When it comes to the future of computing, Mark Zuckerberg has some pretty straightforward opinions. Speaking at Facebook’s third "town hall" meeting (informal Q&As with users to get feedback about the site), the 30-year-old said the current crop of augmented reality and virtual reality hardware was still "very, very rough" but in as soon as 10 years' time they’ll be the main way we access the internet.
"It won't look weird like some of the stuff that exists today."
"I think it’s pretty easy to imagine that in the future we will have something that we can wear," said Zuckerberg, speaking from Bogotá in Colombia. "It will look just like normal glasses — it won’t look weird like some of the stuff that exists today." Zuckerberg’s comments seems directed at the likes of Google Glass, but he also admitted that even the Facebook-owned Oculus Rift is at a similar, "extremely early stage," comparing the current playing field as a whole to the first "terrible" mobile phones.
"I don’t know if it’s going to be ten years, or 15, or 20 but there will be another platform after computers that becomes the primary computing platform and we’re really excited to build that," said Zuckerberg. "We’re working on that with Oculus, who we think are by far the leader in virtual reality at this point, and it’s going to be very exciting to see how that develops."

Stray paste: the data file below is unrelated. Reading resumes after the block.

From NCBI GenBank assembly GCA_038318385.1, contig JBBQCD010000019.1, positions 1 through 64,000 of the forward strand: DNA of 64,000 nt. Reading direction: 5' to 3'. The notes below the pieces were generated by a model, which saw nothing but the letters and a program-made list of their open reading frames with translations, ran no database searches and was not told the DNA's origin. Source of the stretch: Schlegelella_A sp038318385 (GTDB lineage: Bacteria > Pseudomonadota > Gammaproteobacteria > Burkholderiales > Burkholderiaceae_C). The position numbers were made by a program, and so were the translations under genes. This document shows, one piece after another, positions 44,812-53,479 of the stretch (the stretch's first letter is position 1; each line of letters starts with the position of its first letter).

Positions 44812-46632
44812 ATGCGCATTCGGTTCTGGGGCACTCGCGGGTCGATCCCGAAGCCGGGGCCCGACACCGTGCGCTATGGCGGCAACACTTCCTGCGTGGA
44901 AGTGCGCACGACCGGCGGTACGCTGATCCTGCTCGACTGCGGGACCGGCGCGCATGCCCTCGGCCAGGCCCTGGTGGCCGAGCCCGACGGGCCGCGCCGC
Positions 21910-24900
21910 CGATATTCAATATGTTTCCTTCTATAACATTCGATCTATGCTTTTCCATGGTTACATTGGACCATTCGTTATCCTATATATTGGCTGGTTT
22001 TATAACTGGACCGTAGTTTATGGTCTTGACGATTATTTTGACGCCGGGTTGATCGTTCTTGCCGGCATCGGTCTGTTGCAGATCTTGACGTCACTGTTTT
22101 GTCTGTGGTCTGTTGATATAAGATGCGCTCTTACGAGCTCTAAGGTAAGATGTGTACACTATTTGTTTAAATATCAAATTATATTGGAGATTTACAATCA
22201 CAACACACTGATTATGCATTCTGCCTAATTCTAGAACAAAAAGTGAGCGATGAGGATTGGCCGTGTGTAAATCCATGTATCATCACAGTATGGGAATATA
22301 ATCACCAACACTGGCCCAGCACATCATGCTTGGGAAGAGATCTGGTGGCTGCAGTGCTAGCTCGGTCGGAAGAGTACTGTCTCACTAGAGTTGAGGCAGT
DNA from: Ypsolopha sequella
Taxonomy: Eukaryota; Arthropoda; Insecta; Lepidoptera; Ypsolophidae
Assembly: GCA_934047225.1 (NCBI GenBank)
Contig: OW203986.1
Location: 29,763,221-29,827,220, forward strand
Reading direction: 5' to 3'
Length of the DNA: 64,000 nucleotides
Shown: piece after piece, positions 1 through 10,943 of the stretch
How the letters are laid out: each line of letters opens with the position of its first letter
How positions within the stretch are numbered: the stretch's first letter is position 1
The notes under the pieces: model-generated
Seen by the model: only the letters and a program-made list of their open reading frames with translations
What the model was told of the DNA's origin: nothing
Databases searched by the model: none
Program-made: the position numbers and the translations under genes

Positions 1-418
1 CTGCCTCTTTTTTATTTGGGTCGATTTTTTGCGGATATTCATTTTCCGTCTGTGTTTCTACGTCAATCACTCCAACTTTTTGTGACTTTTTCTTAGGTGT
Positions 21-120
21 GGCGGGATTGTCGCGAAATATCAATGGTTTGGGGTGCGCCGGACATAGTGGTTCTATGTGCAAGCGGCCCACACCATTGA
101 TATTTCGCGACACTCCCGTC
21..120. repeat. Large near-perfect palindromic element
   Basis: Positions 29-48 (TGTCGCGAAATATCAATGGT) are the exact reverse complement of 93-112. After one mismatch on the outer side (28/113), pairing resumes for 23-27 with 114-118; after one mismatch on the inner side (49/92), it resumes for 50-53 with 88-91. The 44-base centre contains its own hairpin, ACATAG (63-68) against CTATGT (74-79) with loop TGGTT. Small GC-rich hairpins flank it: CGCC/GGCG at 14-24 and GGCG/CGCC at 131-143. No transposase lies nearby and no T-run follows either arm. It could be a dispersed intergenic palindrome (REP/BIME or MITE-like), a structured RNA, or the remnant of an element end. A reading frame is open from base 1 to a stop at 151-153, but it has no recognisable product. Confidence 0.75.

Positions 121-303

The future will be full of social companies — and Facebook already owns a few
As well as answering questions on the future of computing, Zuckerberg also talked about the future of Facebook, saying that the biggest trend by far was simply going to be the increase in internet access around the world — "I really think that in 10 years … more than two-thirds of people should be on the internet" — but that there would also be a proliferation of firms providing social services. "In the future there will be a bunch of companies that are doing great work," said Zuckerberg, adding that Facebook already owns a few of them. "We have the Facebook product, we also have Messenger. Whatsapp joined us, Instagram joined us."
Zuckerberg was also questioned on the apparent hypocrisy of touting grand ideas about "connecting people" and encouraging expression, while also adhering to censorship rules of countries that Facebook operates in. "The real question that we ask is ‘does that actually give more people the ability to express more things?’" he said, adding that if you break the law in a country then that country will just block Facebook entirely, leading to even less communication. "It becomes a very tricky calculus. We try to push back … [but] I can’t think of many examples in history where a company not being in a country in protest of a law has actually changed that law."